2012 - a year of departures, arrivals and Dotcom comedy

When considering the noted persons who met their maker in the calendar year 2012, two stand out for me. Neil Armstrong is an obvious choice. The demise of the first Moon walker, a man whose abilities and quiet courage were matched by a humility all too uncommon in this century, was the source of some melancholy.

If Armstrong's name was synonymous with calmness and grace under pressure another who also made his cultural mark in or about 1969 was known for making panicking an art form.

The loss of Clive Dunn aka Lance-Corporal Jack Jones, butcher, veteran of the Sudan and the Somme and sometime ladies man, was equally sad. Dad's Army might not have the historical significance of the Moon landings, but I find it just as emotionally affecting. That the voice that uttered the immortal phrase "they don't like it up 'em" and talked of "cold steel" and "fuzzy wuzzies" and the bounteous bosom of Mrs Fox was stilled at age 92, brings a tear to the eye.

At least in the 1960s celebrities had some substance to them. Some of them are still around to remind us of the fact. With new, respectable albums released by the likes of Bob Dylan and The Beach Boys in 2012 and The Rolling Stones possibly winding up for a 50th anniversary world tour, the year was one in which iconic veterans held their own. Will Kimbra be filling stadiums five decades hence? There is a certainly a greater chance of that, than of her returning to the Riverlea Xmas show.

The inanity of 2012 popular culture was best symbolised by the Gangnam Style phenomenon. That a squat Korean with a bouncy little dance and nonsensical lyrics became the toast of the internet says something about the paucity of our intellectual life. One billion people - a seventh of the world's population - have been entranced by such lines as "On top of the running man is the flying man, baby baby" and "Eh-Sexy Lady, Oppa is Gangnam style". I suppose many would have said that half century back about The Beatles.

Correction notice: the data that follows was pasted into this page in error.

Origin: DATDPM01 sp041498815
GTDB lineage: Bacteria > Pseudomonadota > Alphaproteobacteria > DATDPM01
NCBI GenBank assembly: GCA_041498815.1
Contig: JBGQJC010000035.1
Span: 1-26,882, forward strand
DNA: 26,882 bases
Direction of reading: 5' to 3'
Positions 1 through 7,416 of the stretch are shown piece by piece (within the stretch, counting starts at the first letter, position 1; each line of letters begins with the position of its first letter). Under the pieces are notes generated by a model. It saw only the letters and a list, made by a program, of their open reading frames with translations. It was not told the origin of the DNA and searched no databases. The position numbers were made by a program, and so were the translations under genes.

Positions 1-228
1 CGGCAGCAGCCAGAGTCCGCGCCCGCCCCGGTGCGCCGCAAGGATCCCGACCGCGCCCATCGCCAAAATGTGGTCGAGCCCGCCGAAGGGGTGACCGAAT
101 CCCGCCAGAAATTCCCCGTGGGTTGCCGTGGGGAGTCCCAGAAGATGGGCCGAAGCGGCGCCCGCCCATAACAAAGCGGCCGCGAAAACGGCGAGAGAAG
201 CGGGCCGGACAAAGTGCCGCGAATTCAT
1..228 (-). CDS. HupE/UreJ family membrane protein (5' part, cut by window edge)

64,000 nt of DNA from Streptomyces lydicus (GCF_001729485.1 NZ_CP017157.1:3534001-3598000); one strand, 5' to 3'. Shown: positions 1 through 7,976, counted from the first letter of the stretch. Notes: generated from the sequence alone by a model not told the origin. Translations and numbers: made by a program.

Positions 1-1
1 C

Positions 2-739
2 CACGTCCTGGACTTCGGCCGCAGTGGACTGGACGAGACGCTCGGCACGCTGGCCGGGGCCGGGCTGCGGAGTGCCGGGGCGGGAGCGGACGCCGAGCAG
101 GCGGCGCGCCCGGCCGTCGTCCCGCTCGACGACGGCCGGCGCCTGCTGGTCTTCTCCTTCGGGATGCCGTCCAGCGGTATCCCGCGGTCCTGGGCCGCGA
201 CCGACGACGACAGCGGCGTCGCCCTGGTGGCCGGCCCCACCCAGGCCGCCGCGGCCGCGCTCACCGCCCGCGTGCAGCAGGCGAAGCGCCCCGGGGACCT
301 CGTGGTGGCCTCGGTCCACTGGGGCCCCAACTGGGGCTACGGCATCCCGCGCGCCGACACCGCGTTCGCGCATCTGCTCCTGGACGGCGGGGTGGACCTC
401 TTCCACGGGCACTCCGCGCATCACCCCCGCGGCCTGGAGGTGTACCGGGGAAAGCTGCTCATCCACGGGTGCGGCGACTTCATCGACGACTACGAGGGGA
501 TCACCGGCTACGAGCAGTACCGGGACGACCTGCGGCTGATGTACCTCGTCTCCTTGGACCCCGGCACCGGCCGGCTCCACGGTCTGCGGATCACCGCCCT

Is there any difference between Psy's drivel and throw away lyrics like "she loves you, yeah, yeah, yeah"?

On the other hand when Paul McCartney kicked off the first album in 1963 with the immortal lines "She was just 17, you know what I mean" the idea was crystal clear.

Maybe Psy's "camp as a row of tents" image is part of the point. He's the pop music expression of Korea's cult of personality, a Kim Jong Il of metasexual joviality, more popular than Ban Ki Moon and just as ineffectual.

New Zealand had a domestic equivalent of Psy, an eccentric import whose dabblings on the edge of the music business were just as idiosyncratically his own. Kim Dotcom's rhythmical postings had a far more obvious thematic point though, lambasting our hypocritical, lying politicians. John Key and John Banks were his musical stooges - one a toadying friend of corporate America, the other an amoral blaggard willing to say or swear to anything to stay in power.

The Dotcom farce was another expression of where we were at in 2012. Our government and police force emerged as provincial yokels, unquestioning puppets of that most venerable and unsullied of law enforcement organisations, the FBI.

The way legal process was shoddily flouted in the pursuit of the obese German you would have thought that Dotcom was Hermann Goring reincarnated rather than the Augustus Gloop of alleged internet piracy.

What was sometimes lost in all the low comedy of beating up a defenseless fat man and denying his pregnant wife medical attention, was that Dotcom is the face of the future.

Those who oppose his digital entrepreneurship are luddites from another age, clinging desperately to outmoded paradigms of intellectual property while their children and grand-children merrily download all the music and films they desire from Megaupload or like sites.

As the year wound to its close it was another injustice that grabbed headlines. The spectacle of Judith Collins ticking off a Canadian jurist for doing the job the taxpayers had paid him $400,000 for had all the class of a Roman Emperor cutting off a messenger's head.

Why settle for impartial advice when you have already made up your mind? Whether their names be Dotcom or Bain, let us hope in 2013 that any whom the courts cannot convict receive their due.

Waikato Times